Afghanistan Opium Survey and Opium Risk Assessment
The Afghanistan Opium Survey and Afghanistan Opium Risk Assessment (ORAS) are two distinct reports that aid the Afghan government in policy development and the U.S. Government and other donors in foreign assistance planning. Both reports are joint publications by the UN Office on Drugs and Crime (UNODC) and the Afghan Ministry of Counter Narcotics. The United States, as well as a number of other international donors, provides funding for these important tools.
- The 2012 UNODC Afghanistan Opium Survey, which covers the 2012 opium poppy crop, was published on May 6. This is a final report that builds on the 2012 UNODC Afghanistan Opium Survey Summary findings which were published on November 20, 2012. The UNODC Afghanistan Opium Survey is a comprehensive, quantitative estimate of actual poppy cultivation and opium production each year in Afghanistan based on an extensive and rigorous public methodology. It is completed after the end of the poppy harvest season and relies on satellite imagery analysis of the poppy crop during its peak growth period.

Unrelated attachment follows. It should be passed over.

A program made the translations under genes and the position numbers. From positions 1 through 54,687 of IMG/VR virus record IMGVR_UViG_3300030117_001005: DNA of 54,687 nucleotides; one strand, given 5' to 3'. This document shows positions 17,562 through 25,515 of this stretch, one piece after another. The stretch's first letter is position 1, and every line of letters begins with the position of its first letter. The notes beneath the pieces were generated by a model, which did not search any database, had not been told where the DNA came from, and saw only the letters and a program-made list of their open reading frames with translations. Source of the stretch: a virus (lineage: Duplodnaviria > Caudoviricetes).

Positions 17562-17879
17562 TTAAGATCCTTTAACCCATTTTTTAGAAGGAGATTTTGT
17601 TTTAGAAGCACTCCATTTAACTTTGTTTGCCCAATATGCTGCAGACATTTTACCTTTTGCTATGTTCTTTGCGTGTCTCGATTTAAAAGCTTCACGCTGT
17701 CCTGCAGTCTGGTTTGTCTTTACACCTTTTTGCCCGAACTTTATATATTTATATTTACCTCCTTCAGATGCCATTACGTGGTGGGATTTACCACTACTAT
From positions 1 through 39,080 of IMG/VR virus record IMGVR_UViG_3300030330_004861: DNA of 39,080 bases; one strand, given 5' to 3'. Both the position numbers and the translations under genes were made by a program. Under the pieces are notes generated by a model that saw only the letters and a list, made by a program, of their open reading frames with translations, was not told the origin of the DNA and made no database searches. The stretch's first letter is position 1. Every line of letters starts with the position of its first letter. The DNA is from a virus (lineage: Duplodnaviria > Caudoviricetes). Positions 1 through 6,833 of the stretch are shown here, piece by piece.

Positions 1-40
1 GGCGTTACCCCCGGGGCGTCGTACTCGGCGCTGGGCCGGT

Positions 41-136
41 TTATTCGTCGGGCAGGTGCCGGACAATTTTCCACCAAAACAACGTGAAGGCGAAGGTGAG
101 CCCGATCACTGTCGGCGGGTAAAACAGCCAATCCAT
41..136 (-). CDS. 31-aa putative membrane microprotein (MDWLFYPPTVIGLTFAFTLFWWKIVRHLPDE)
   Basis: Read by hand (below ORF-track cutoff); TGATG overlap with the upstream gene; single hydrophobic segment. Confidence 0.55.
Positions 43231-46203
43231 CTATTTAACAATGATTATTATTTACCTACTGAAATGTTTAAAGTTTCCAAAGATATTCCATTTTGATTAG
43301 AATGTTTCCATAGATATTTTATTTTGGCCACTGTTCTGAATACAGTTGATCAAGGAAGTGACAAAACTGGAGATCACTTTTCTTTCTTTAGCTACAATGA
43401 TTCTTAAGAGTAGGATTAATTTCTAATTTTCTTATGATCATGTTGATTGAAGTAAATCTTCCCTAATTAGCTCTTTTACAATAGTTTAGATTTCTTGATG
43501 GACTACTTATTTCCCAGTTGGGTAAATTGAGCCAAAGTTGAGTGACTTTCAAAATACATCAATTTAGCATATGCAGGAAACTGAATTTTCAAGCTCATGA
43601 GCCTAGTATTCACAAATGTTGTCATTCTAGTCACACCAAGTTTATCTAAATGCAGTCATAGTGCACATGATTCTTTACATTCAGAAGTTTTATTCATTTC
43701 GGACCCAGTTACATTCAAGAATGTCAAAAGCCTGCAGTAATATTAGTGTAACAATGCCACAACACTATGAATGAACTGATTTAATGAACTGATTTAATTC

- The 2013 Opium Risk Assessment (ORAS), which covers the 2013 opium poppy crop, was published on April 15, 2013. The ORAS is an informal, qualitative prediction of poppy cultivation trends over the upcoming year, based on interviews with village leaders during the planting season. Unlike the annual Opium Survey estimate, ORAS interviews are not cross-verified with satellite imagery as the opium poppy crop cannot be detected remotely until much later in the plant’s growth cycle. This report is meant to provide an early indication of broad cultivation trends in each province to help policymakers adjust delivery of counternarcotics and development assistance prior to the poppy harvest.
- The U.S. Government also produces a quantitative estimate of opium poppy cultivation in Afghanistan each year. The UNODC and U.S. surveys differ in methodology and their estimates do not always align, although trend lines are generally similar at the national level. The U.S. Government does not produce a qualitative forecast of cultivation trends similar to the Opium Risk Assessment (ORAS).